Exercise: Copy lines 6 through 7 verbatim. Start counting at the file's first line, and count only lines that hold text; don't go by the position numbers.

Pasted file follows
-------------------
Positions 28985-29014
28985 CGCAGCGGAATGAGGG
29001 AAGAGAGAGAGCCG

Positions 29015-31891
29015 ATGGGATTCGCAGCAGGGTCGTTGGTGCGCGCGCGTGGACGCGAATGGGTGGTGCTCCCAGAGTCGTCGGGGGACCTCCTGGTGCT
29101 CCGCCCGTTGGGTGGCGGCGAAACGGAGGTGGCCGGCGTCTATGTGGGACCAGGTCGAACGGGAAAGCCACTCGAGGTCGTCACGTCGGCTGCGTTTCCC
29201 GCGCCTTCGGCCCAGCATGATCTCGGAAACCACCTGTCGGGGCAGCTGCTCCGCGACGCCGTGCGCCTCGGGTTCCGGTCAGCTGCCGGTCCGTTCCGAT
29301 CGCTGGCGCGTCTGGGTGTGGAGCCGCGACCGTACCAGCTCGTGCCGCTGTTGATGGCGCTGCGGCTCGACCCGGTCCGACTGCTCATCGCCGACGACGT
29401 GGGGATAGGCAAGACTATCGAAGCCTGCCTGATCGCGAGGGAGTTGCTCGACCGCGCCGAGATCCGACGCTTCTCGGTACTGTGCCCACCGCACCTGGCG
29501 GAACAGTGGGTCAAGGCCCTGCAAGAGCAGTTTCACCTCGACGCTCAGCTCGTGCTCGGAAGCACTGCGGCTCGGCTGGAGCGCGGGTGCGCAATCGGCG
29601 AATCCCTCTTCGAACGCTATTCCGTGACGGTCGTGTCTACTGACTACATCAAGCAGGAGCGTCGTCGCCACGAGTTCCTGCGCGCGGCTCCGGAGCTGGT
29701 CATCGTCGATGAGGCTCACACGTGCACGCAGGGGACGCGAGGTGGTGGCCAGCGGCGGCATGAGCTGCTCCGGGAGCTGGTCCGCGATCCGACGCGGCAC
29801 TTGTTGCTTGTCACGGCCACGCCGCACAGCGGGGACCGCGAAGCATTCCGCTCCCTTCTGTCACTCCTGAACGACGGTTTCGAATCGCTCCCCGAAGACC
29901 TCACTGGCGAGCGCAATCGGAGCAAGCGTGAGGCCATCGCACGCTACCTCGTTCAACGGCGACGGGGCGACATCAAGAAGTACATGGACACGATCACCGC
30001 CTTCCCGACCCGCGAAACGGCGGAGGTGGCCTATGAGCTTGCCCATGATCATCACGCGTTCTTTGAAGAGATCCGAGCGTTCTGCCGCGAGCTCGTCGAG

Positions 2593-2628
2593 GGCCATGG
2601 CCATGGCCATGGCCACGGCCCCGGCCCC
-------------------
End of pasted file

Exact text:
29101 CCGCCCGTTGGGTGGCGGCGAAACGGAGGTGGCCGGCGTCTATGTGGGACCAGGTCGAACGGGAAAGCCACTCGAGGTCGTCACGTCGGCTGCGTTTCCC
29201 GCGCCTTCGGCCCAGCATGATCTCGGAAACCACCTGTCGGGGCAGCTGCTCCGCGACGCCGTGCGCCTCGGGTTCCGGTCAGCTGCCGGTCCGTTCCGAT